Marine Intelligence Report

Prisoner taken

Prisoner taken

 

As I’ve mentioned in many previous posts, the United Nations tried to limit Korean activity to South Korean forces and guerrillas with the support of the Far East Naval vessels.  This should in no manner suggest that the UN ground forces remained idle.  Conflicts, especially along the Main Line of Resistance, occurred all throughout this period.  This post, in condensed form, will exhibit what some of the men were experiencing June 1952 as taken from the records of the 5th Marines/1st Marine Division Intelligence report for Operation Plan 8-52:

1st Marine Division

1st Marine Division

“From the 63rd CCF Army – 2 divisions on the front with one division in reserve.  This is supported by the 1st CCF Armored Division in the Taedoksan area to the Sami River for the enemy 187th Division and the area north of Panmunjon for the 189th Division.  Both of these groups were in contact with the UN forces.

flight-line, observation planes, 1952

flight-line, observation planes, 1952

“According to intel sources, these are 3 battalions of Organic Artillery directly opposite our lines as well as 6 artillery battalions and one battery of 76mm mountain guns.  Their arms closely available to the enemy included 76mm howitzers; 37mm AA guns; 60mm, 82mm, 120mm mortars; hand guns and recoiless rifles.

“The CCF were in the front in well-dug trenches extending well into the rear positions with constantly improving communications.  The armored vehicles were spread across the front.  Anti-tank trenches and minefields were across the roads entering their positions. The enemy has recently been creeping forward and occupying high ground.  Enemy patrols have gone out (all activity at night) to capture prisoners and supplies.

face of the enemy?

face of the enemy?

“The combat efficiency is excellent. (The text of the Marine record states in caps:) DON’T UNDERESTIMATE THIS ENEMY.  HE IS A HIGHLY SKILLED AND DANGEROUS ADVERSARY.  His supplies are distributed, no stockpiles and the reserve units – 2 regiments 2 miles away and one division is 10 miles away.  The enemy was quite capable of attacking complete with fighters and light bomber aircraft, airborne operations with 3,000 men and employing chemical and/or biological weapons.

terrain of North Korea

terrain of North Korea

“The analysis of this information is that the enemy to our front is capable of attack at any time.  The 1st CCF Armored Division is capable of immediate deployment anywhere along the front.  Hills 137, 147 and 126 and the Imjin River are logical objectives.  Terrain in area is suitable for the enemy.

“The enemy air force is expanding its activity to include hit and run attacks on troop movement, CPs, bridges, supply areas and front lines.  Paratroop drops are capable.  POW interrogations indicate the enemy is very interested in chemical and biological warfare and the flat terrain areas are favorable for the employment of gas.”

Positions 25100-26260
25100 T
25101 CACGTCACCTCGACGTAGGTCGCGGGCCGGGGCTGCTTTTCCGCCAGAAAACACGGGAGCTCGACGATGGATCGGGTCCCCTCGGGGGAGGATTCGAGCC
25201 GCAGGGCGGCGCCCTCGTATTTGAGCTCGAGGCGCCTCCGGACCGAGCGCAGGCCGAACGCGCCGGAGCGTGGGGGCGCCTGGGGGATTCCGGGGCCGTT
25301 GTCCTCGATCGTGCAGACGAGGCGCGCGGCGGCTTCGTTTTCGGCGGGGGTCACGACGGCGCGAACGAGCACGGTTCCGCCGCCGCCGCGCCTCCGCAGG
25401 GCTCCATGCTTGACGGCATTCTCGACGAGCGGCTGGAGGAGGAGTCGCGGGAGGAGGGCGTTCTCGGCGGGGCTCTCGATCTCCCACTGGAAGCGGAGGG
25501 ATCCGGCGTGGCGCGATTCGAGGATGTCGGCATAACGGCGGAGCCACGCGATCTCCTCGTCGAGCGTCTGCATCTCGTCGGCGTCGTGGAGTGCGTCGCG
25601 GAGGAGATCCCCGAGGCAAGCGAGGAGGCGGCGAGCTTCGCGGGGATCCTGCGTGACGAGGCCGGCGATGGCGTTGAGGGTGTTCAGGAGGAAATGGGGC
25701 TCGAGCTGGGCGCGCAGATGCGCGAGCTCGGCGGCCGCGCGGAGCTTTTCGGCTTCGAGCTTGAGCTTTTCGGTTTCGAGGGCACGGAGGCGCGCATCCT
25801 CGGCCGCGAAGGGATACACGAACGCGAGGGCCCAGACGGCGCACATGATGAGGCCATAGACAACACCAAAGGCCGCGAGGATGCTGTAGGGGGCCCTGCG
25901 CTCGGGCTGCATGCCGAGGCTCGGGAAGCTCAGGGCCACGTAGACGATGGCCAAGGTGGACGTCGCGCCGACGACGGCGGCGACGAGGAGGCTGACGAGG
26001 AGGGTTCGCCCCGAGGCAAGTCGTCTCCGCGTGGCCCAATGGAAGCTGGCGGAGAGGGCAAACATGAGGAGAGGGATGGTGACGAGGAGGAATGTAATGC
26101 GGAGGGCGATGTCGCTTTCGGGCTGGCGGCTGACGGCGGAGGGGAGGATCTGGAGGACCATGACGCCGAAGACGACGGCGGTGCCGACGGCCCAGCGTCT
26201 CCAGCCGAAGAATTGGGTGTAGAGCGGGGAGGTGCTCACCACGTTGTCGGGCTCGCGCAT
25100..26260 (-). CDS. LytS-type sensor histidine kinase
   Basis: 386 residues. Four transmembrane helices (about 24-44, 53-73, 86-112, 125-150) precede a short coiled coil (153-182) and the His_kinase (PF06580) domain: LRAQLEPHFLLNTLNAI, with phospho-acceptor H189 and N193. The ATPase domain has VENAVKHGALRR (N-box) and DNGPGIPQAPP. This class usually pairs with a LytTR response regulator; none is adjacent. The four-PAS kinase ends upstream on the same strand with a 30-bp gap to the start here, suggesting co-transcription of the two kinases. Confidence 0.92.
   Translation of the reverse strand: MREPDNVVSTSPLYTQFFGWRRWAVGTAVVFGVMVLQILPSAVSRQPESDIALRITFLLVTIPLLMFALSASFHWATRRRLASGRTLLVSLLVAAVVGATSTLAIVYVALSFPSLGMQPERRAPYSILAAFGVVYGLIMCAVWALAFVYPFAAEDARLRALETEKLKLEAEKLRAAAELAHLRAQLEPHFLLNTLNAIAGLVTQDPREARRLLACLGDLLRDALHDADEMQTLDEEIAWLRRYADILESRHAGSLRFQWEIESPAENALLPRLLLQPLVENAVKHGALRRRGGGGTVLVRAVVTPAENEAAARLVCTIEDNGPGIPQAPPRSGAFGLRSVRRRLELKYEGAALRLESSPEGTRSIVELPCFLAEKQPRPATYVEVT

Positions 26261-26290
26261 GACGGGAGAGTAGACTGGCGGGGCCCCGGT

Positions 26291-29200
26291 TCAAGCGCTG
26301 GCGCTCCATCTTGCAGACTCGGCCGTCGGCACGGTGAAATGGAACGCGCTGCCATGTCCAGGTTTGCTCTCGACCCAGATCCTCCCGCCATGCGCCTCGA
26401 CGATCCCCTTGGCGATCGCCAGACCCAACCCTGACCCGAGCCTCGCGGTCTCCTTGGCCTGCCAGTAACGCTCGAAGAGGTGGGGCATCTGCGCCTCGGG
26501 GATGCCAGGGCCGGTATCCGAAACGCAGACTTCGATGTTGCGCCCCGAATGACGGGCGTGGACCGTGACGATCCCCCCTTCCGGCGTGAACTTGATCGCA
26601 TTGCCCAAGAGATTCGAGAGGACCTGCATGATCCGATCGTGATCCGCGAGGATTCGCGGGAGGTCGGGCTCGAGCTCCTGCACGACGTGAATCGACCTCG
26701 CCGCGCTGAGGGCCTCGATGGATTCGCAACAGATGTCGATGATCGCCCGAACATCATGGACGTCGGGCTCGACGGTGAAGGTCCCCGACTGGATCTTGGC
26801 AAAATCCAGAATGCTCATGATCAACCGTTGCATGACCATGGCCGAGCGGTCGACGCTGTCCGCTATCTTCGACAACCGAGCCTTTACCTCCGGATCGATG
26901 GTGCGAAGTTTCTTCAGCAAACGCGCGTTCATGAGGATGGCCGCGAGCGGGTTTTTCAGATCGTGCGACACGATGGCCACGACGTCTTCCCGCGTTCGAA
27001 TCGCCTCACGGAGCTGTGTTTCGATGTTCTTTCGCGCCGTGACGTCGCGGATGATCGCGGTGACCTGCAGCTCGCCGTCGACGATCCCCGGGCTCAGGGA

1st Marine Div., early September 1952

1st Marine Div., early September 1952

The report continues on, stressing advisement that Marines are looking at a huge force of CCF with reinforcements directly behind them.  Patrols from the enemy are a constant threat, especially at night, but all of this must not distract them from their mission.  Since parts have been censored from the de-classified documents, I can not relate exactly what that mission was outside of defending the MLR.

Click on images to view actual size.

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Farewell Salutes – 

Purple Heart

Purple Heart

Kenneth Brisbane – Canby, OR; US Army, WWII

Lou Brissie – N.Augusta, SC; US Army, WWII, ETO, Purple Heart

John Dameron – Fredericksburg, VA; US Army WWII

Edward Galante – Brockton, MA & W.Palm Beach, FL; USMC, WWII, PTO, Sgt., Marine Squadron VMSB-343 Gregory’s Gorillas, Midway

Frederick Hawkes – Toowoomba, Australia; Royal Australian Army (213361), SSgt, WWII

Dean Miller – Van Meter, Iowa & Fairfax, VA; US Air Force, 1st Lt., Korea

John Satterfield – Columbus, GA & AZ; US Army, WWII, Sgt.M, 24 years retired

Paul Squirlock – PA & AZ; US Army, WWII, ETO, Purple Heart

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About GP Cox

Everett Smith served with the Headquarters Company, 187th Regiment, 11th A/B Division during WWII. This site is in tribute to my father, "Smitty." GPCox is a member of the 11th Airborne Association. Member # 4511 and extremely proud of that fact!

Posted on December 13, 2013, in Korean War and tagged , , , , , , , , , . Bookmark the permalink. 53 Comments.

  1. Again great info. Learning so much about the Korean War from your site.

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  2. Gives rise to many questions, but an interesting reading, all wars or conflicts have propaganda that makes the good guys to appear better for the general media.
    Ian

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  3. One factor about the CCF that never seemed to make into intel reports in those days, is that the mid-level and senior officers & enlisted, were all veterans of extensive combat against the Japanese in WWII. We had a good number of senior combat Vets too. But, China’s men had been fighting the Japanese for several years before WWII even started in between major clashes with Nationalist Chinese troops. Then, as we demobilized after WWII, these same men went directly into full civil war with the Nationalists. All that combined combat experience was a big factor in their combat prowess in Korea. It wasn’t just their large numbers.